The Original Garden Visitor's Guide

Emmenopterys henryi in flower at Batsford & Borde Hill

Described by the great Edwardian plant hunter EH Wilson as "one of the most strikingly beautiful trees of Chinese forests", the Emmenopterys, was introduced to the UK in 1907.  It is notoriously shy to flower in the West.

The tree is currently in flower at Batsford Arboretum & Borde Hill.

Emmenoptrys henryi at Batsford
Emmenoptrys henryi at Batsford

"After weeks of anticipation, a 25-year-old specimen of Emmenopterys henryi, a highly rare tree originating from China, has come into flower for the first time at Batsford Arboretum in Gloucestershire.

It is only the 6th time the species has flowered in the UK since its first recorded flowering at Wakehurst gardens in West Sussex in 1987. It is thought that the recent heat wave may be responsible for Batsford’s tree coming into flower.

The Emmenopterys was introduced into cultivation in the UK from China by Ernest Wilson in 1907. Batsford’s tree was one of a few micro-propagated from Ernest Wilson’s original tree at Kew, several years before it died, to keep his legacy alive.

As expected, Batsford’s Emmenopterys has produced clusters of beautiful white delicate flowers, surrounded by soft white bracts, around the top of the tree.

The flowers are thought to last for up to two weeks, however regular updates will be available on Batsford’s website – www.batsarb.co.uk – and on their Facebook, Twitter and Instagram pages."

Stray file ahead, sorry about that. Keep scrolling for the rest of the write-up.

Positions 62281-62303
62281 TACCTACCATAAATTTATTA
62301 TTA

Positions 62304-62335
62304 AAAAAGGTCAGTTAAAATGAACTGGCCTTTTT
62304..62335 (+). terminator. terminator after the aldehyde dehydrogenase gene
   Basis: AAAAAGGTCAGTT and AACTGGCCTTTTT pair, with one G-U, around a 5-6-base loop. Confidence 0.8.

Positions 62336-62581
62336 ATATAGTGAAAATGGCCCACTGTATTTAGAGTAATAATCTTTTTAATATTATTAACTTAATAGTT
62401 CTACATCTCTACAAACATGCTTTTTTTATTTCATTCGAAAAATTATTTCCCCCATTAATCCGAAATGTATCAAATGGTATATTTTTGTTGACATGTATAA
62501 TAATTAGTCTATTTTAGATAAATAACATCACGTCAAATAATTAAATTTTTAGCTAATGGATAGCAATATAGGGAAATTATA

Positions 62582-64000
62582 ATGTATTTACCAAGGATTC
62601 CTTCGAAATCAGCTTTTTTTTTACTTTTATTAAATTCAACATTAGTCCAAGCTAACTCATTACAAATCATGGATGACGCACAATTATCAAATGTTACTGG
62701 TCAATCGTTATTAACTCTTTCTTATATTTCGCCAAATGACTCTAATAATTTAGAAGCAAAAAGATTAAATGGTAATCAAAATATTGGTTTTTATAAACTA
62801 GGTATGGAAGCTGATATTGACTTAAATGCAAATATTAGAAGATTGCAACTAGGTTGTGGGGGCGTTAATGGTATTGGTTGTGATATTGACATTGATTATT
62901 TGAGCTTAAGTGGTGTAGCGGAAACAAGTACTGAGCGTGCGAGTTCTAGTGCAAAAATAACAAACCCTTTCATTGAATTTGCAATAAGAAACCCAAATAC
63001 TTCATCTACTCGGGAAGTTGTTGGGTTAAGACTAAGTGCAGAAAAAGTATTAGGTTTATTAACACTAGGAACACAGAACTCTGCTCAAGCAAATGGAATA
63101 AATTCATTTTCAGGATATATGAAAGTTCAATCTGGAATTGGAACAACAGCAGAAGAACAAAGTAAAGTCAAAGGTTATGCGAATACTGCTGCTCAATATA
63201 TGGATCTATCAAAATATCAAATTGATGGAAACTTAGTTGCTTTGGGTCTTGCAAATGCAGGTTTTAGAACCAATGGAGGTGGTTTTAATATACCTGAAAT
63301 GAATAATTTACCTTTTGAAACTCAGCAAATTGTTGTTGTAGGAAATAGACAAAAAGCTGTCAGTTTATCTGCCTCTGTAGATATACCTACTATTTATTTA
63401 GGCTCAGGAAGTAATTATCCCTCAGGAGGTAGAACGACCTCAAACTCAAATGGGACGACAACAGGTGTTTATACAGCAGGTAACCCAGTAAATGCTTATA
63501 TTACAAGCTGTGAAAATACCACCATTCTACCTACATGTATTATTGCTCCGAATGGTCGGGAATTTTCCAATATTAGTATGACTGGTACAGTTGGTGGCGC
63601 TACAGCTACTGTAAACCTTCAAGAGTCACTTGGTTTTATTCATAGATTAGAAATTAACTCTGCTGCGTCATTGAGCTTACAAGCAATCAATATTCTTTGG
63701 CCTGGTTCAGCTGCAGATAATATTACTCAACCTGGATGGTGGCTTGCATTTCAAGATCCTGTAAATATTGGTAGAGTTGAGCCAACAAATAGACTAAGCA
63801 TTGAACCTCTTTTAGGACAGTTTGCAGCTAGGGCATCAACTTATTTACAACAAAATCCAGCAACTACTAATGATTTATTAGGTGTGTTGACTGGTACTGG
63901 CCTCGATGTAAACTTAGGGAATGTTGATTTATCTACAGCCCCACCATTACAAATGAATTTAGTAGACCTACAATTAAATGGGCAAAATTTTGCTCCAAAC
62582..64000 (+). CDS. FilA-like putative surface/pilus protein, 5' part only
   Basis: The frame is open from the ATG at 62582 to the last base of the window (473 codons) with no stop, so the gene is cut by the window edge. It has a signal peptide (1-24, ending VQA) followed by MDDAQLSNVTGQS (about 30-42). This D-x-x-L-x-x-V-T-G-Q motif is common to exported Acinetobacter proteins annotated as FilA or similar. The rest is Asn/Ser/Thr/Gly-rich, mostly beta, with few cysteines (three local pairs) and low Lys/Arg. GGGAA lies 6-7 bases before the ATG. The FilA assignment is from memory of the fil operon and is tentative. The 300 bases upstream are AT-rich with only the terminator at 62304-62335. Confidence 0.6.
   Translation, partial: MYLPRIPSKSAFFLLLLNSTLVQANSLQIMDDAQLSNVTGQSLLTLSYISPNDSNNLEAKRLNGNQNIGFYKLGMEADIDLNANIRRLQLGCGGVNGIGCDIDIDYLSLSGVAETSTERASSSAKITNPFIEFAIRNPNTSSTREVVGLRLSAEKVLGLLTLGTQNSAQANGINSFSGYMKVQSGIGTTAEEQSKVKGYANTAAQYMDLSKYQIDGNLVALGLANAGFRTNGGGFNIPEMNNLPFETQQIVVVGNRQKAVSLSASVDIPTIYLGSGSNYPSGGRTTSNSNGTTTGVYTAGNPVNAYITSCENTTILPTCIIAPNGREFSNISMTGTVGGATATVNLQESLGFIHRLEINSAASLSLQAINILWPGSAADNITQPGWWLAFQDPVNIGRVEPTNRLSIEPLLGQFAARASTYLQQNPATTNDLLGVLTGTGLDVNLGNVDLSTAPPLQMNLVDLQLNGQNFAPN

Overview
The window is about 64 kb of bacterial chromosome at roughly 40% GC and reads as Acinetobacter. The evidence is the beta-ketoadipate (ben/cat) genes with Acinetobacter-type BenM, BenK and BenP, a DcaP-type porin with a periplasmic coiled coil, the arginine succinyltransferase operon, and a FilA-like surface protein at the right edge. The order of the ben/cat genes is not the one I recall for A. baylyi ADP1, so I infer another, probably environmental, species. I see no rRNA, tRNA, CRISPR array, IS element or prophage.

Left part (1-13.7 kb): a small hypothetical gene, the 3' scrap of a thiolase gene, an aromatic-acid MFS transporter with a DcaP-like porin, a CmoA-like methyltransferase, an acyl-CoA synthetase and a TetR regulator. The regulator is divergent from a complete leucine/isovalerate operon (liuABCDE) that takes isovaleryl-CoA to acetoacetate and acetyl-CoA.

Borde Hill’s largest specimen celebrates it’s 90th birthday this year and was grown from seed collected by eminent plant hunter George Forrest on an expedition in Southern China. The seed was sent home to his sponsor Col Stephenson R Clarke of Borde Hill who duly planted it in his Azalea Ring.

The Colonel’s beloved tree is currently a mass of buds and has burst into bloom for the fourth time in it’s lifetime. Close by the 90 year old tree is a smaller Emmenopterys that was micropropagated by Kew Gardens, from one collected by EH Wilson at turn of the 20th century. This tree, now 40 years old, has flowered twice before and is currently in flower as well.

Andrewjohn Stephenson Clarke, great grandson to the Colonel, says: “We are incredibly lucky to have both the Wilson and Forrest Emmenopterys about to bloom. My grandfather planted the 90 year old specimen but never saw it flower in his lifetime, neither did his son or grandson, we had to wait four generations before it first flowered in 2011. The Colonel would have been fascinated by the weather conditions we have experienced in Southern England this year and its effect on our plant collection. He kept detailed notes of every seed and tree planted on the estate, and his correspondence with both Wilson and Forrest makes for fascinating reading. If he were here today he would be thrilled to see Forrest’s Emmenopterys henryi in flower alongside the younger specimen in the 125th anniversary year of his garden.”

George Forrest was a plant hunter and explorer who undertook seven major expeditions. Forrest’s travels were adventurous in the extreme - he suffered through the jungles and was subjected to swarms of insects, survived exposure to poisonous plants, avoided sheer cliffs and deep gorges, escaped warring tribes and malaria which killed one of his travelling companions. He was responsible for introducing hundreds of species in to Western cultivation including the Emmenopterys henryi.

Forrest's prize Emmenopterys tree is strikingly beautiful with reddish-purple young shoots and red leaves in spring, which mature to a glossy green, producing a shock of small white flowers.

Andy Stevens, head gardener at Borde Hill says: “the cold winter, followed by our extended hot summer may have helped to produce this bumper collection of flowers this year. We had a small showing of flowers in 2011, 2012 and 2016 but nothing like the number of flowers we have this year. We hope that they will bring in tree fans from far and wide!”

Emmenopterys henryi
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